Yurkewecz is a 6-foot-1, 178-pound left wing from Cushing Prep. He has nine goals and nine assists in 15 games this season.

The 21-year-old Yurkewecz played for the Capital District Selects before going to Cushing as an 11th grader.

Yurkewecz is the second recruit to commit to RPI for the 2002-03 season, and the first this season. Vernon Vipers defenseman Brad Farynuk committed to the Engineers for 2002-03 last season.

Senez leaves

While RPI said hello to one recruit, it bid farewell to another player.

Junior defenseman Francois Senez has withdrawn from school. The 6-foot-3, 215-pound native of Laval, Quebec, is expected to join Drummondville of the Quebec Major Junior Hockey League.

Senez, 19, made just seven appearances this season for the Engineers. He did not have a point.

In 28 career games, Senez had three assists. He was selected by the Detroit Red Wings in the ninth round of last June's NHL draft.

Road warriors

Union's 4-3 victory at St. Lawrence on Friday was its third road win of the season. The Dutchmen are 3-4-1 away from Achilles.

Last season, the Dutchmen were 2-13-1 on the road.

Sauer resigns

Emotions were running high for Wisconsin coach Jeff Sauer last Wednesday.

Sauer, college hockey's fourth-winningest coach with 648 victories, announced his retirement after 31 years as a head coach, the last 20 with the Badgers.

The 58-year-old Sauer, who led the Badgers to 12 NCAA tournament appearances and two national titles, is comfortable with retiring. He doesn't believe he is being forced out because the Badgers have been struggling this season.

"The bottom line is, from my standpoint, it's time," Sauer said. "Whether the impression is that I'm being shoved away and all that kind of stuff, I don't look at it that way. I feel very confident in the fact that this is the right decision, and it's time to do that."

Sauer was angry, however, because he didn't get to make his retirement announcement on his own terms. The story that Sauer was considering retirement broke in last Tuesday's Wisconsin State Journal. He hadn't told his family and his coaching staff until word started leaking about his situation. Sauer was planning to make the announcement at the team's season-ending banquet.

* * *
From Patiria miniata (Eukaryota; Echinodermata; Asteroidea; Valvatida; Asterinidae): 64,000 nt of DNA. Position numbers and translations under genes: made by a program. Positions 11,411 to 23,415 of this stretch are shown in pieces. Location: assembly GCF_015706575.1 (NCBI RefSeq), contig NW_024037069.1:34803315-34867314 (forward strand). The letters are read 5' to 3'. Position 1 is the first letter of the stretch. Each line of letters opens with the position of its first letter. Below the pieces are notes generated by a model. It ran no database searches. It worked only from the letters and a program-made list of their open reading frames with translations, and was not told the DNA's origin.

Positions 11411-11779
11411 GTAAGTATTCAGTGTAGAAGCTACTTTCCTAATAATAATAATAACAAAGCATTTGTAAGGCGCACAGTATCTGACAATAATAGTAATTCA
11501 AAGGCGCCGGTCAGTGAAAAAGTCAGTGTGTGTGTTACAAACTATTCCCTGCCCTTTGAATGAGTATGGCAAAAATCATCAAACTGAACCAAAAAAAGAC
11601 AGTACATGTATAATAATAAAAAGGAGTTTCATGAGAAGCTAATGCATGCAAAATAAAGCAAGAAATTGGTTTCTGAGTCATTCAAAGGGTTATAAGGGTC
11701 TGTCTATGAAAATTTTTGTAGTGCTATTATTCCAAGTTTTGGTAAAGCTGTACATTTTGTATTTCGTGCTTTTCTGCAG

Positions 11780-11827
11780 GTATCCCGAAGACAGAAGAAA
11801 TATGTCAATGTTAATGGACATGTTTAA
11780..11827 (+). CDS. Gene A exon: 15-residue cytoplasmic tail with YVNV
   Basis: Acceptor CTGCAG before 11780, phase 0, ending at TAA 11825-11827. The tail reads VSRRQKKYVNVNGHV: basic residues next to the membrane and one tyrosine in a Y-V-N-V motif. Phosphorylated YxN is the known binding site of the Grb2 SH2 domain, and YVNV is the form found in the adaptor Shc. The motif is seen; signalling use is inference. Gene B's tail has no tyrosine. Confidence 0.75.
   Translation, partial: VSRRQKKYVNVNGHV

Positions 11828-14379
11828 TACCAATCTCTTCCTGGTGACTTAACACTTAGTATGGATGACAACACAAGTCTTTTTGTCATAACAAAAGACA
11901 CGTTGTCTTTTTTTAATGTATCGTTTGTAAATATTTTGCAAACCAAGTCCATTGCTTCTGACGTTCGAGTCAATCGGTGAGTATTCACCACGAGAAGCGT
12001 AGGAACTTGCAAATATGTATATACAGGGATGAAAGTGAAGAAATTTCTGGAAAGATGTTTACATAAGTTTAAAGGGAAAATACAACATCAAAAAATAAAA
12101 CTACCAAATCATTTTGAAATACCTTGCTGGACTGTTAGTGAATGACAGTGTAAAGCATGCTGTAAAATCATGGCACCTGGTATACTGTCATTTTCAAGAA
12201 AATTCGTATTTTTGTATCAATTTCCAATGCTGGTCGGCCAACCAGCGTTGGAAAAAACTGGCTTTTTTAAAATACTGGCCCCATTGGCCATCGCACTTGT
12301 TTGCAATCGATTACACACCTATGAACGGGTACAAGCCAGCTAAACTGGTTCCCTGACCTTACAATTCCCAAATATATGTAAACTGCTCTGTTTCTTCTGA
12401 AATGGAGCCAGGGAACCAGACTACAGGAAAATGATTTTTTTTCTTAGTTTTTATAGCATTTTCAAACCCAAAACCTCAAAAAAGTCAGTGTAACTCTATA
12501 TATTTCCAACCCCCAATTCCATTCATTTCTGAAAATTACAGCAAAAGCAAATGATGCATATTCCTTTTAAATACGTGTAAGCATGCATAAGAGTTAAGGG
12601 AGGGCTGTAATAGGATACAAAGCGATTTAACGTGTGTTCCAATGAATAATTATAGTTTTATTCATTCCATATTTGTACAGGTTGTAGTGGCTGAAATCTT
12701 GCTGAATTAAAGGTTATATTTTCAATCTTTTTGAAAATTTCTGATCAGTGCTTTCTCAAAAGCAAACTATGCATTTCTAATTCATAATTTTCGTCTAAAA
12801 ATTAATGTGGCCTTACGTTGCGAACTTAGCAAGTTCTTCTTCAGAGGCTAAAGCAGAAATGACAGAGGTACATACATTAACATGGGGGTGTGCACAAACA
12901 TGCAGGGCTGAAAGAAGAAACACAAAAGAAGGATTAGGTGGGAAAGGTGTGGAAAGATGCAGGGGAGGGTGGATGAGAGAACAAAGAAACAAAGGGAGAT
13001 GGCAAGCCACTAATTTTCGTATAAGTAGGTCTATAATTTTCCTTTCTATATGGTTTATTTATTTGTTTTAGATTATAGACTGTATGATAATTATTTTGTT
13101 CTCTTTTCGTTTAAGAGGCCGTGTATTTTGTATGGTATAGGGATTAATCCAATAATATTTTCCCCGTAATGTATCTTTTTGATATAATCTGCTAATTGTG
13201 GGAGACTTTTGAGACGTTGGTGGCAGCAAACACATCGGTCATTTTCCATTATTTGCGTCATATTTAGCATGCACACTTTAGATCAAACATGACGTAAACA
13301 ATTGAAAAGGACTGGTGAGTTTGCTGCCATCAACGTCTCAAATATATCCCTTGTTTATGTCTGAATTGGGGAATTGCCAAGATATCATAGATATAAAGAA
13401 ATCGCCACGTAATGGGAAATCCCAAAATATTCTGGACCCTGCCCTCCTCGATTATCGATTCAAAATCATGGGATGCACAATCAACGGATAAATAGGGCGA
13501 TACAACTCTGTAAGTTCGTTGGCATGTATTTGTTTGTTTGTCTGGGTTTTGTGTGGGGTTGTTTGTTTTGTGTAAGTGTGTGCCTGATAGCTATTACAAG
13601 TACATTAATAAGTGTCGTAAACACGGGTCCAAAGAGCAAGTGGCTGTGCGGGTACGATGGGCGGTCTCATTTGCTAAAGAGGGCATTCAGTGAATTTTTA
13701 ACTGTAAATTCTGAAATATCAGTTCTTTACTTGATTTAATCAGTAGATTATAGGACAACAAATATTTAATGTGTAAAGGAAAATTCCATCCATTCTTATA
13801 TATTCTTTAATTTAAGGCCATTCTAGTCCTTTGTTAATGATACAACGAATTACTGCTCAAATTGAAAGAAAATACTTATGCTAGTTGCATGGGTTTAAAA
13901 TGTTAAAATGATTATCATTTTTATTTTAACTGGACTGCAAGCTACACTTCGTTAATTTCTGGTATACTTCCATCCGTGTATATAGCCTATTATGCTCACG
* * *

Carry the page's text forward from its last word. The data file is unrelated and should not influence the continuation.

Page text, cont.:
"I don't think it was fair to me or my family the way this transpired," Sauer said. "I thought I deserved better. That's where I'm at with that."

Sauer did have some regrets, particularly the Badgers' behavior following their 5-3 loss to Lake Superior State in the 1992 NCAA Frozen Four final at Knickerbocker Arena (now Pepsi Arena). The team was upset with several third-period penalty calls by referee Tim MacConaghy, and verbally abused him after the game.

The NCAA stripped the Badgers of their second-place finish, and Sauer was suspended for one NCAA tournament game.

"We had the game won, and we got ourselves in some penalty trouble," Sauer said. "I have yet to ever watch the tape of the game."

Slap shots

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Fresh off his appearance in the World Junior Championships, Yale freshman forward Chris Higgins was named ECAC player of the week. Higgins had three goals and three assists in two games. He has two goals and two assists in Friday's 5-2 win over Brown.